MOSCOW, April 30, 2010 -- In a meeting between Russian and U.S. officials on a new pact for adoptions of Russian children, Russia demanded greater monitoring of the children and the right to prosecute American parents who abuse those children.
Many adoptions are in limbo after a Tennessee woman sent her adopted 7-year-old son back to Moscow alone with a note in his pocket saying she didn't want to parent the boy anymore. A Pennsylvania couple was also charged this week with homicide in the death of another 7-year-old boy who had been adopted in Russia.
"We just need to have some safety guarantees for our kids which we send to adoption to the United States of America because right now without an agreement we don't have any possibility to check our children to know about their future and to make sure that everything is OK with our children," Pavel Astakhov, Kremlin's ombudsman for children's rights, told ABC News.
A State Department delegation described its discussion with Russian counterparts over a new agreement to govern adoptions of Russian children by Americans as "fruitful," but ongoing. The State Department wouldn't comment on Russia's request to pursue legal action against Americans beyond calling it "a complicated legal problem."
"We agree that we want to do what's best for children and we have formed a working group," Deputy Assistant Secretary of State Michael Kirby told reporters outside the Foreign Ministry on Thursday. He said that the talks will resume on May 12.
Astakhov said he expected an agreement very quickly, but warned that without one adoptions to the United States could grind to a halt.
"I think our parliament is ready to cancel it all, and make an amendment in family court and to prohibit foreign adoptions," Astakhov told ABC News. "I don't want it so, but it can be."
Though the U.S. is a signatory to the Hague Adoption Convention, the two countries don't have a bilateral legal agreement in place. Russia is the third largest source of adoptions for Americans after Ethiopia and China, with some 1,600 children adopted from Russia last year, according to the State Department.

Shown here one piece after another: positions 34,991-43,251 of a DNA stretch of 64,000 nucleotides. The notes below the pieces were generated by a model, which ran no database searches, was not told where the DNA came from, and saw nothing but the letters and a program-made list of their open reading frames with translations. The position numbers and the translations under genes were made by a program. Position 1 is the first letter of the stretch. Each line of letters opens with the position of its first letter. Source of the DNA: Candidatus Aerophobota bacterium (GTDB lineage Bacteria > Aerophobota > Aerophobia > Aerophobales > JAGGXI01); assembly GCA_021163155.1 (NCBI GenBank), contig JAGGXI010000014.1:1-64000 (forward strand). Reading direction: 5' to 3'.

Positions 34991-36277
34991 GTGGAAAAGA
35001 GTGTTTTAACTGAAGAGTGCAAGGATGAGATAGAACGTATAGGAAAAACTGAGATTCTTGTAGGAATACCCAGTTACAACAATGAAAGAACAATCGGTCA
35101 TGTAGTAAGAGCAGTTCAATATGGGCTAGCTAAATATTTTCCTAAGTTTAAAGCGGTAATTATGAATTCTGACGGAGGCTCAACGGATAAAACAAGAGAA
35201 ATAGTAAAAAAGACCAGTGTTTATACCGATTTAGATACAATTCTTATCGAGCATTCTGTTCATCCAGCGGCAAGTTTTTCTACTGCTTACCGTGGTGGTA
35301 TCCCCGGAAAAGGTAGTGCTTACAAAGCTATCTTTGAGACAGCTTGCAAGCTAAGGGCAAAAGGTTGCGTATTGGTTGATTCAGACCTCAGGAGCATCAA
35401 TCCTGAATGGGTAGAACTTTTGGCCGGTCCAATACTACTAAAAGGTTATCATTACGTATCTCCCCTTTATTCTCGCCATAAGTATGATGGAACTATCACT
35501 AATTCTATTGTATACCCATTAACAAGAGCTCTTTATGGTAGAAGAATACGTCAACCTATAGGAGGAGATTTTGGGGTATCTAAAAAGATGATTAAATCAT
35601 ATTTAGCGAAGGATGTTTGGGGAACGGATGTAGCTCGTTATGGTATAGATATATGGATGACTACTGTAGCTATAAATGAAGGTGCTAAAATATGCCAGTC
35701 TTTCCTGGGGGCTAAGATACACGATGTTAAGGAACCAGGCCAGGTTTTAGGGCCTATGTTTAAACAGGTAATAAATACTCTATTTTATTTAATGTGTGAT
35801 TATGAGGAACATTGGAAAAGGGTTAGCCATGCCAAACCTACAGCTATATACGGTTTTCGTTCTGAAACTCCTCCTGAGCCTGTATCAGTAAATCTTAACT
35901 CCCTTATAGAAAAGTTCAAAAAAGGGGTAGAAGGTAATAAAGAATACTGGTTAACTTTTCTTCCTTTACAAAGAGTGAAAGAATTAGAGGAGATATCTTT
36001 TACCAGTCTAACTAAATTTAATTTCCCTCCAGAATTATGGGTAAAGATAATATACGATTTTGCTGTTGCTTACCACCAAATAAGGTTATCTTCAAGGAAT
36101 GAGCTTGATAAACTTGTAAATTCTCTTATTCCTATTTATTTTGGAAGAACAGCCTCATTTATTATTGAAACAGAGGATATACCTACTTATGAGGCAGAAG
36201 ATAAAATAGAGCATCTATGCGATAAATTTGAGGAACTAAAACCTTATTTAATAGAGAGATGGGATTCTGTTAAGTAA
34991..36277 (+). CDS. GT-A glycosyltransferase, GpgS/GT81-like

Adoptions Slow Down But Continue Despite Suspension
Russia demanded this agreement and announced a suspension of adoptions to the U.S. after a Tennessee mother sent her 7-year-old adopted Russian son back to Moscow on a plane alone. Torry Hansen pinned a note to Artyom Savelyev – whom she renamed Justin Hansen – saying she no longer wished to parent the child, calling him "psychopathic."
President Dmitry Medvedev called Hansen's actions a "monstrous deed" in an interview with ABC News and on April 15 the Foreign Ministry announced a suspension of adoptions.
Adoptions continue despite the alleged suspension, largely due to the fact that the Ministry of Education and Science, not the Foreign Ministry, is in charge of adoptions. Many courts in Russia's regions continue to process applications and award children to families, while others await instructions from Moscow on how to proceed.
About 3,500 children are waiting to be adopted by American families, according to the Joint Council on International Children's Services. It's unclear how many cases have been affected, U.S. officials will only say there's been a slow down.
Lorraine and Pierce Fenelon arrived in Moscow from Boston as tensions flared between the U.S. and Russia and talk of a suspension began. It threw their plans to adopt 15 month-old Natasha into jeopardy after a 14 month process involving mountains of paperwork. Their last court appearance in Moscow was meant to be the final step.
"I was inconsolable," said Lorraine. "I couldn't even speak, I was just beyond upset."
Barbara and Rick Durig were preparing to leave their Minneapolis suburb for southern Russia to pick up three sisters aged 17, 11 and 9 when the Hansen scandal broke.
"I was just sick, absolutely sick," Rick said. "I listened on the news and I heard the headline and I could not believe what I was hearing. This was a mere two days after we had gotten our court date and we had gotten our firm travel date."
Despite the suspension, both the Durigs' and Fenelons' adoptions were completed.
Agreement Could Take Time
"The judge was amazing, not one word of reproach about Americans adopting Russians, not one hint that this was going on," said Lorraine Fenelon.
However, U.S. embassy consular officials in Moscow commented to the Fenelons that there was a marked decrease in the adoptions paperwork they are currently processing.
The Fenelons received Natasha's U.S. passport on Thursday and will head to Boston on Saturday. The Durigs are spending 10 days near the girls' orphanage, they will then bring them to Moscow to complete the paperwork and return home on May 15.
Artyom Savelyev, who turned 8 since arriving back to Russia, has been transferred from the hospital to where he has been staying and is being prepared to be placed with a foster family. Astakhov, the ombudsman, says Artyom has made friends and "feels fine."
American officials warn that drafting a new agreement could take some time, but Astakhov hopes it will be sooner rather than later.
"We'll continue our conversation, our negotiations on this issue and I hope and I really think we will do this agreement very quickly," he said.